Click the three dots (…) next to the actor name, and it will give you the option to use that asset as a template for making a new one. Customize, name the Look, and click the Create Actor button just like before.
When creating a new Look, it is important to not change any facial features of the actor. For example: You don’t want your actor to have a different nose every time they change their clothes. If you do want to change a significant feature like that, you’d have to do it for each Look, including the Default Look, in order for it not to look weird when readers are playing your story.
You can add any number of Looks for any of the actors in your stories!
In the next section, I’ll talk about how to use Looks in your script.
Coding Actors & Changing Looks
Now that you have a few actors and Looks in your asset list, let’s talk about how to implement them in your script.
There are three scene directions to use for actors: (enter: ), (exit: ) and (player: ).
In this example, I have my actor enter the scene:
and then exit:
His character portrait appears at the bottom of the screen, and then disappears. If the character portrait does not appear at the bottom of the screen, you need to switch your story format from Prose to Dialogue.
To do this, click on My Stories at the top right of the home page, then the Story Details button. This will take you to the series info page. At the bottom where it says Format, select Dialogue. Now you’re set to include Actors in your story.
In this example, I added the command:
before entering him into the scene. This changes his orientation, from looking to the right to looking to the left. The command (player: ) is mostly used to show the reader which character they are playing as. It makes the actor stand out from the other actors that may be entered into a scene. You can change which actor is the player at any time, just change which actor Unique ID is included in the player command. Only one actor can be set as the player at a time.
In this example, I have another actor entered into the scene. Since I have GUY set as the player, it looks like they are facing each other, and since I placed both exit commands one after the other, they both exit the scene at the same time.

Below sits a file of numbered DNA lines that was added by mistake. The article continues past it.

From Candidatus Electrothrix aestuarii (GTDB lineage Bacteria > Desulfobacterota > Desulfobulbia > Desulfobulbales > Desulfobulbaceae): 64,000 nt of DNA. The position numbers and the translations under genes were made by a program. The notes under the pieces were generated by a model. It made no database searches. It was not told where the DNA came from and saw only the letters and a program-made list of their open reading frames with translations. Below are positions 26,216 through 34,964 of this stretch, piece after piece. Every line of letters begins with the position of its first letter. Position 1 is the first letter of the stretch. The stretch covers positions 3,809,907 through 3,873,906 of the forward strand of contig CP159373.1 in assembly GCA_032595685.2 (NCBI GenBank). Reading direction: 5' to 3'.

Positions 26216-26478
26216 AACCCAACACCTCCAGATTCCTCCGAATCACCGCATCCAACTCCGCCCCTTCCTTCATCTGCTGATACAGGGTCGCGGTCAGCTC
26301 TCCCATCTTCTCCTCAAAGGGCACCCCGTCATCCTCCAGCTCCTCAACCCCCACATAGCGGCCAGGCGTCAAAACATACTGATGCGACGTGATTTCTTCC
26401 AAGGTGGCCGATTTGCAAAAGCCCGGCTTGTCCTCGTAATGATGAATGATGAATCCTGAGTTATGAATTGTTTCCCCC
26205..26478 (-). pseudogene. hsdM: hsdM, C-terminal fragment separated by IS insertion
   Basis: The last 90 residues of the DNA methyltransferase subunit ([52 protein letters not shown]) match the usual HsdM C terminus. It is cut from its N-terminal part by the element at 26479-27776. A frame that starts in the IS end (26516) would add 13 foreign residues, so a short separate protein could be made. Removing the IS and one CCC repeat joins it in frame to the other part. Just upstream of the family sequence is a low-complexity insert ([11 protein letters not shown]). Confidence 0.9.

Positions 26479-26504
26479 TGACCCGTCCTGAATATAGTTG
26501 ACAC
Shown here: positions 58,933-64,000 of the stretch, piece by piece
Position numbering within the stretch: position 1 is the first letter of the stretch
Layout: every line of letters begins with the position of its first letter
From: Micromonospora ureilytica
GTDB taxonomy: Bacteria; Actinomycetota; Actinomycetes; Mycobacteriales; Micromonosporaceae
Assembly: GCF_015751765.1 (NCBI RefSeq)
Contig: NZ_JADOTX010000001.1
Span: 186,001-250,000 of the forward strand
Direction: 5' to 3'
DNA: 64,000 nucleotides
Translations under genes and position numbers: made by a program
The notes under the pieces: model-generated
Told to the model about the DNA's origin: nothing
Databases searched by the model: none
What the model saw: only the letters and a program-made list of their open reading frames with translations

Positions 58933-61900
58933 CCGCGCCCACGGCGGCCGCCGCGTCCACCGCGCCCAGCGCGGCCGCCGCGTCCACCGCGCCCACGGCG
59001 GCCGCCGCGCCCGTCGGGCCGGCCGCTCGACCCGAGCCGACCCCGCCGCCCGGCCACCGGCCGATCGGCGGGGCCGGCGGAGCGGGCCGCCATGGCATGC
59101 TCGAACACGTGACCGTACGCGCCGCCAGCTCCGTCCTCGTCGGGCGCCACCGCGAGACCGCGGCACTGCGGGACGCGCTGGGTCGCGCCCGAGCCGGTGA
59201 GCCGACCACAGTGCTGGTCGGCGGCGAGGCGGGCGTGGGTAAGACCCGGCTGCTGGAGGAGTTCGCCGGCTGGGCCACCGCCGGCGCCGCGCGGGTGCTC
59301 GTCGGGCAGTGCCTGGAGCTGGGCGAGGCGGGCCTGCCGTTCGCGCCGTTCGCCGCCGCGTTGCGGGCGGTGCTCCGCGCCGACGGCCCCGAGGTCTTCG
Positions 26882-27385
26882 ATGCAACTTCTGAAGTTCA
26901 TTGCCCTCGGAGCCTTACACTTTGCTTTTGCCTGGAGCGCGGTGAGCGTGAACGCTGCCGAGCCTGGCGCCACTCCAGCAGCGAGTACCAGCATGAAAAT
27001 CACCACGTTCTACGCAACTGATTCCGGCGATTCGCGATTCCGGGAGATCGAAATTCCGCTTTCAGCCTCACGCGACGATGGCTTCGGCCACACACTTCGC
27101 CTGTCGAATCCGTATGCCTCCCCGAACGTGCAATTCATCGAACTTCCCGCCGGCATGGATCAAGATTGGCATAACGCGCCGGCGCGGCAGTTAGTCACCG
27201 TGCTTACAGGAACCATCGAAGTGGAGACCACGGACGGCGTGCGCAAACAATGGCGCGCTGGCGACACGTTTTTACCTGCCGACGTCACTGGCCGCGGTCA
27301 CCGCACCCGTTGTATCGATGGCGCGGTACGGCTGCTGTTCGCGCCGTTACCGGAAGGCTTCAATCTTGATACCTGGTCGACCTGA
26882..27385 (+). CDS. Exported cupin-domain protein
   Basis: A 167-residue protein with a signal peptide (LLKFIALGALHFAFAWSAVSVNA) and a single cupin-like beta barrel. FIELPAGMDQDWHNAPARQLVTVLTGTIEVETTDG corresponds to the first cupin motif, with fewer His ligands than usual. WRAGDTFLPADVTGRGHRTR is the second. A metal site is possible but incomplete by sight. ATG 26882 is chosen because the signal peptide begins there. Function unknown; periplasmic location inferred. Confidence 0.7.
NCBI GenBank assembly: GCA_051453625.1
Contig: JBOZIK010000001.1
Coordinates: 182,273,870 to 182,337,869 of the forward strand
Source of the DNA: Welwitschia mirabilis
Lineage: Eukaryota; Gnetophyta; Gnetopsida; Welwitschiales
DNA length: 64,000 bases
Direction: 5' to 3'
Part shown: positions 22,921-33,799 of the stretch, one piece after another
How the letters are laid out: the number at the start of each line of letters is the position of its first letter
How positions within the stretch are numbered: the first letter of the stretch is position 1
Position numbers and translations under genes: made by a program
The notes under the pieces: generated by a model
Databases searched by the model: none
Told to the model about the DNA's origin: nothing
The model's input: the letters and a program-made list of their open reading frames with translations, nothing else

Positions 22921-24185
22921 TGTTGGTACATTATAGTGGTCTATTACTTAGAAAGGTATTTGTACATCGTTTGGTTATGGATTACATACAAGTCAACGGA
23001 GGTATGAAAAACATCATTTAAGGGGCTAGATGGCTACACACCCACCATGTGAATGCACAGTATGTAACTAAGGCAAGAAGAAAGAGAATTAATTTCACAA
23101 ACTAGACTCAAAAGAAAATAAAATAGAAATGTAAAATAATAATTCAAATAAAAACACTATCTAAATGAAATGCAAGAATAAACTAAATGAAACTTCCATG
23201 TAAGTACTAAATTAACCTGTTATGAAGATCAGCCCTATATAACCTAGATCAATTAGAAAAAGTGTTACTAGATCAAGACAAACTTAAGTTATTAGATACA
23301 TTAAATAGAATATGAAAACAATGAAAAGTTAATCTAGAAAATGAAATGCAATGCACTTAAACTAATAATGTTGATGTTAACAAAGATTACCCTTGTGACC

This last image shows an alternative exit command, (exit: all). As it implies, it exits all actors from the scene. If you only want certain actors to exit, use the individual exit code, or this other alternative:
(exit: GUY, exit: WOMAN)
You can use the same thing for entering multiple actors at the same time:
(enter: GUY, enter: WOMAN)
Dialogue & Actor Emotions
Once you have your actor/s entered into the scene, now you can add some dialogue. Dialogue lines are usually organized like this:
ACTOR_ID (Emotion) I am talking now.
First is the Unique ID, or the code used to call up the actor. Next is the emotion you want the actor to express while saying the line. If you don’t put an emotion, it will default to neutral.
There are 25 total emotions to choose from. You can add emotions easily by clicking the Emotion button on the left side of the screen, or by just typing them into your script. Lastly is the line of dialogue you are having the actor say.
In this example, I have each actor say a line of dialogue. When it is their turn to speak, their character portrait becomes bigger on the screen, and they display the indicated emotion. Their smaller character portrait pops up next to the line of dialogue as well as their Story Name, so the player can keep track of who said what.
To use a Look for an actor, set the Look you want in the script using this line of code:
[set: ACTOR_ID.look.current ACTOR_ID.look.look_name]
If you do not set the actor’s Look, they will automatically show up as the Default Look.